Workers over 60 are postponing retirement–thanks economy!

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retirementToday CareerBuilder released its newest survey and found that 60 percent of 60+ workers are delaying their retirement due to the recent economic crisis. The effect the recession has had on their finances makes continuing work a better option.

The survey was conducted among more than 8,000 workers between November 12 and December 1, 2008.

Depleted savings accounts due to the economic downshift are causing older workers to stay in the workforce longer to make up for their losses. One-in-ten workers (11 percent) over the age of 60 who are putting off retirement say that the decrease to their savings may now cause them to never retire, while 73 percent think it will take them up to 6 years of extra work to recoup their lost savings. Nearly a quarter (24 percent) feels they can make their money back by working an additional year or two.

“Mature workers may be feeling the pinch of this difficult economy more than others because of their impending plans for retirement,” said Jason Ferrara, senior career advisor at CareerBuilder. “Mature workers who are returning to the workforce to offset their retirement losses will likely encounter many of the same challenges that workers of any age are facing today. However, their level of knowledge and experience and network of professional contacts will work to their advantage in a competitive job market.”

PrimeCB.com, CareerBuilder’s job site for mature workers, offers tips for navigating through a difficult economy:

  • Talk to your supervisor. Let your company know that you would like to postpone your retirement, focusing on your strengths and value you bring to the organization. Come prepared with ideas for new revenue opportunities, operational efficiencies or creative executions and volunteer to head up new projects.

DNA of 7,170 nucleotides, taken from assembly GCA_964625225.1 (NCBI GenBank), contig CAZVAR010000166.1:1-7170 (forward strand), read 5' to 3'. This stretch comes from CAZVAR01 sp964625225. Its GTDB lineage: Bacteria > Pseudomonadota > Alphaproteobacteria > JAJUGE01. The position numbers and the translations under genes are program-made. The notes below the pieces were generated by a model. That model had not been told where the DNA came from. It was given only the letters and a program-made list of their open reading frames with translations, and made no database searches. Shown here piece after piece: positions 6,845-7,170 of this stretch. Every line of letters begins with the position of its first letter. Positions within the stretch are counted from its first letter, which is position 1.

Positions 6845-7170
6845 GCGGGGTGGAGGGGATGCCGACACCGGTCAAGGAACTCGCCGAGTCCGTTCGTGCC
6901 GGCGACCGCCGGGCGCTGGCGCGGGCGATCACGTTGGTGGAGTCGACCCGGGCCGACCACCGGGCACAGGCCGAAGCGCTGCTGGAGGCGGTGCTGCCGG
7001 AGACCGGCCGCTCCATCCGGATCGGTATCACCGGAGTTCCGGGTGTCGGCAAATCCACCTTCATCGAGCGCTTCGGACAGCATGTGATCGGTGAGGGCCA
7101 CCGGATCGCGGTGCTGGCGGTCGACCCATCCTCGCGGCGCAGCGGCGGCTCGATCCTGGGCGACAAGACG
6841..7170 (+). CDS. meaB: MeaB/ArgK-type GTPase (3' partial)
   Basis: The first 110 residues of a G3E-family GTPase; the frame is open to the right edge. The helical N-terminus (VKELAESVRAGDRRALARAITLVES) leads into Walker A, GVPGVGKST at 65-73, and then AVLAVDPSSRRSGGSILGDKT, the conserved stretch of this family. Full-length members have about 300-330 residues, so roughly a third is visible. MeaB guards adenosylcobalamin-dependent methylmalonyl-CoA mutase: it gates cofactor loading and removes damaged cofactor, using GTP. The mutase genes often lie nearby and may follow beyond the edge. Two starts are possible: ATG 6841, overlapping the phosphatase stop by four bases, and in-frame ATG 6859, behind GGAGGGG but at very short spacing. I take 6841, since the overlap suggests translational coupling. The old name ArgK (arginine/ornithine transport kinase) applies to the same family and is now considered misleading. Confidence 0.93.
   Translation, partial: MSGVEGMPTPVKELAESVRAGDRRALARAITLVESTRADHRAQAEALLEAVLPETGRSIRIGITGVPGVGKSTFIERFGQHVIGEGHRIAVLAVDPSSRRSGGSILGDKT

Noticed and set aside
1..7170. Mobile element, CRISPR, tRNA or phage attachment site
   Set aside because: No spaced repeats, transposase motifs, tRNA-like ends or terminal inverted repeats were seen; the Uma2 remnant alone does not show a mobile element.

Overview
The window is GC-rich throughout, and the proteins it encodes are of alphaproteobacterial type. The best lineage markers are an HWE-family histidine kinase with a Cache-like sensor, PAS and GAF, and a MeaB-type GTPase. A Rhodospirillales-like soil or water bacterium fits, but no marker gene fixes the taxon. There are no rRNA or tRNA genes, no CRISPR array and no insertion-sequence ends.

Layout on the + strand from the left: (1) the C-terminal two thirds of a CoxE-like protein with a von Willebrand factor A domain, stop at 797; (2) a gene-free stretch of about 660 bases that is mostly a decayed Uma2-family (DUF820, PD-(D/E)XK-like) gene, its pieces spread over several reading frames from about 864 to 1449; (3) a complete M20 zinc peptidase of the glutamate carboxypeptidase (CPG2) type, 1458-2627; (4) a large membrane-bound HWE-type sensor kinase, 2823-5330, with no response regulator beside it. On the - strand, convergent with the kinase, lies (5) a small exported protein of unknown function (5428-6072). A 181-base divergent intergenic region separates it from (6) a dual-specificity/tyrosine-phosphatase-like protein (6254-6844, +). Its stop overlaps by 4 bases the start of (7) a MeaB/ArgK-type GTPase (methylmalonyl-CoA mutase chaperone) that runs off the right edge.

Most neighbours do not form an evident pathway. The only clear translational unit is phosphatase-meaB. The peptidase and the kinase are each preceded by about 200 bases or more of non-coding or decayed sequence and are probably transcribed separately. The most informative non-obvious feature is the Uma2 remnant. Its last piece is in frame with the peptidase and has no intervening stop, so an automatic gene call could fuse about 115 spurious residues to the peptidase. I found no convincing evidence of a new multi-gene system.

• Track market trends. Keep the changes in the job market on your radar if you are concerned about layoffs at your organization and know you need to keep working. Study areas that are showing growth even in a down economy and research how you can transfer the wide set of skills you already have to opportunities in those fields.
  • Network offline and online. Throughout your career, you’ve likely built a large network of professional and personal contacts. Add to this network by joining various social networking sites such as BrightFuse.com and Facebook.
  • Be resilient. As a mature worker, chances are you’ve been through an economic downturn in the past. Use what you learned in previous recessions to help the company weather the storm and serve as a reassuring presence for others within the organization.

(Image created by Joseph Owen.)

8 Comments
  1. Pingback: Workers Over 60 are Postponing Retirement–thanks economy! | cloning master blogs

  2. Wow, that’s an eye-opener, thanks Anthony!

    I thought you might be interested to know that we’ve started a new show at SmallPlateRadio.com called Job Search Radio. Each Monday at 1pm eastern (11am pacific), we feature guests who are experts in the art and science of finding a job. Listen live and participate by submitting questions or download the podcast for listening later or on the go.

    http://www.smallplateradio.com/014/

  3. This also means that promotions for the next generation (not the millenials – that forgotten generation in the middle) are delayed.

  4. That’s right, we’re not going anywhere. We’re also wise to all your schemes, and we have age discrimination lawsuits on our side. We’ve been keeping up on technology advances, too. Don’t bother cryin’ to your mama — she’s one of us.

  5. If a worker is not ready to retire by the time he or she is 60, it isn’t the economy’s fault. Poor retirement planning is the culprit.

  6. Pingback: Friday’s good reads roundup : The Work Buzz

  7. Pingback: Freshers Yaar! » Blog Archive » The challenges of a May-December workplace

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